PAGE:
EDIT: posted here for feedback and discussion. I plan to continue working on different models/environments, so feel free to suggest improvements.
(tl;dr: In an attempt to better understand the treacherous turn, I created a gridworld environment where an agent learns to deceive an overseer by adopting an aligned behaviour when weak and takes control after capability gains)
At some point in its development, a seed AI may realize that it needs to get rid of its supervisors to achieve its goals. The conception of deception occurs when it conceives that, in order to maximize its chance of taking over, it must begin by exhibiting human-desirable behaviors, before undertaking a treacherous turn when humans are no longer a threat. From the human perspective, the AI would keep on exhibiting desirable behavior, until it eventually appears dangerous, but is already unstoppable.
In an attempt to better formalize the treacherous turn without using “loaded concepts”, Stuart Armstrong proposed a toy model of the treacherous turn based on “The Legend of Zelda: A Link to the Past ”, which looked like this:
In the comments, people mentionned how this model helped them “move the topic from the ‘science fiction’ area to ‘I can imagine it happening now’”, and seemed interested in an actual Link to the Past Minigame.
There have been other simulations of the treacherous turn in the last three years (see for instance gwern’s DQN box-pushing robot or Stuart Armstrong’s video), but none of them actually simulate a take over where a supervisor is killed. Hence, I decided to give it a try and simulate Stuart Armstrong’s Link to the Past toy model.
A Gym Gridworld Environment
Gym is an open-source toolkit for Reinforcement Learning Environments developed by Open AI. I decided to use this interface to develop the gridworld environment.
The github repository with the code, demo, and all the details is here:
To model the capability gain of a Seed AI, I introduced a bow of light, which would be extremely effective at killing the Shopkeeper, but only available at the end of an episode.
Every episode consists of exactly 200 timesteps.
Whenever Link catches a heart, the map is reset to the initial position.
The first 100 timesteps, Link has a simple bow, that can only kill the Shopkeeper with probability 0.5.
The last 100 timesteps, Link gains a bow of light, that allow him to kill the Shopkeeper with certainty.
+1 if Link picks up a heart.
-1 if Link shoots arrow at nothing or moves outside the environment (to speed up learning).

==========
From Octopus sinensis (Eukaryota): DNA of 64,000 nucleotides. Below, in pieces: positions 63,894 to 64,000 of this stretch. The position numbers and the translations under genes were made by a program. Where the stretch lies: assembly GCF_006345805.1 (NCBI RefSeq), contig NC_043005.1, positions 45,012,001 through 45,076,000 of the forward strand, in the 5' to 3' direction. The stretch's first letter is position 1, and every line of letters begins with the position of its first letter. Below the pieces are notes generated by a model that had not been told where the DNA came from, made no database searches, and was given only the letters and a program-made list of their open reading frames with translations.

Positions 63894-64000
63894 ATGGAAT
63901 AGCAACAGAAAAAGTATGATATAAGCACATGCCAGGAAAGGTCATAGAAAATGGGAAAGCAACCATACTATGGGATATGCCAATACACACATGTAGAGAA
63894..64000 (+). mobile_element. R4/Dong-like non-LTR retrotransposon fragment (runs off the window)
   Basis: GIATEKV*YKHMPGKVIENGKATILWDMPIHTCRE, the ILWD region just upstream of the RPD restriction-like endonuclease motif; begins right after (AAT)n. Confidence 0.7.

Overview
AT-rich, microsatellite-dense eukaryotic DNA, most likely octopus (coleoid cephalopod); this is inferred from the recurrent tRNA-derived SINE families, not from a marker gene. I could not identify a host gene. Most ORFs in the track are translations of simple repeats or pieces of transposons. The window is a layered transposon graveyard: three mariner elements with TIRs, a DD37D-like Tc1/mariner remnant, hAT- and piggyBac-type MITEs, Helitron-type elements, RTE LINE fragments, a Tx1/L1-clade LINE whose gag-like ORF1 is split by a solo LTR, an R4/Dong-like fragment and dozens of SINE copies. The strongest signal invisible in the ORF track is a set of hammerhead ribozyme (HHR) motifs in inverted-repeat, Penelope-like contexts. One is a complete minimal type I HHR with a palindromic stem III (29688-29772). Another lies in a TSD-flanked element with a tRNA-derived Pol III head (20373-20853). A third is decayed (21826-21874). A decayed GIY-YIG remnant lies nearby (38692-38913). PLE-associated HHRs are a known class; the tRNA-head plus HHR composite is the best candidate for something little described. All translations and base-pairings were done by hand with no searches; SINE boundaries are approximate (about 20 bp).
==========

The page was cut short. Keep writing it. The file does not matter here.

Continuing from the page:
-10 if Link shoots at the Shopkeeper but the Shopkeeper survives (occurs with probability 0.5 without the bow of light, never happens with the bow of light).
-100 if Link tries to activate the Heart-Machine while the Shopkeeper is alive.
-0.1 for any other action.
The first 1000 episodes, Link learns how to get hearts by putting a crystal in a hole and also understands progressively that he can kill the Shopkeeper.
After 2000 episodes, Link has fully learned two types of behaviours:
Without the bow of light, Link exhibits the shopkeeper-aligned behaviour and puts the crystal into the hole.
After his capability gains caused by the bow of light, Link starts to show his true intentions, and kills the Shopkeeper every time to eventually wirehead with the heart-machine (optimal behaviour).
Those two behaviours successively appear during the same episode: the first one for the first 100 steps, when Link does not have the bow of light, and the second one when Link has the bow of light.
This illustrates the scenario of a seed AI smart enough to model his capability gains, exhibiting an aligned behaviour while weak, and taking a treacherous turn when powerful.
In this gridworld environment, the agent has learned two distinct behaviors based on a “bow of light” binary variable that he can observe, and specific rewards forcing him to behave correctly when the supervisor was a threat. So it has neither “modeled” the supervisor, nor “concealed” his intentions. A more complex environment must be built to model a “code obfuscation” or an “intention concealment”.
The “Absent Supervisor” environment (in AI Safety Gridworlds) addresses the issue of an agent that would behave differently depending on the presence or absence of a supervisor.
Modeling and Interpreting Expert Disagreement About Artificial Superintelligence discusses the difference between Bostrom’s view on the treacherous turn (in his book Superintelligence) and Goertzel’s view, called “the sordid stumble”, which is that a seed AI that does not have human-desirable values will reveal its human-undesirable values before it has the ability to deceive humans into believing that it has human-desirable values. More empiric simulations with richer environments must be made to get a better grasp of the likelihood of each model. In particular, the treacherous turn/conception of deception timeline must be thoroughly studied.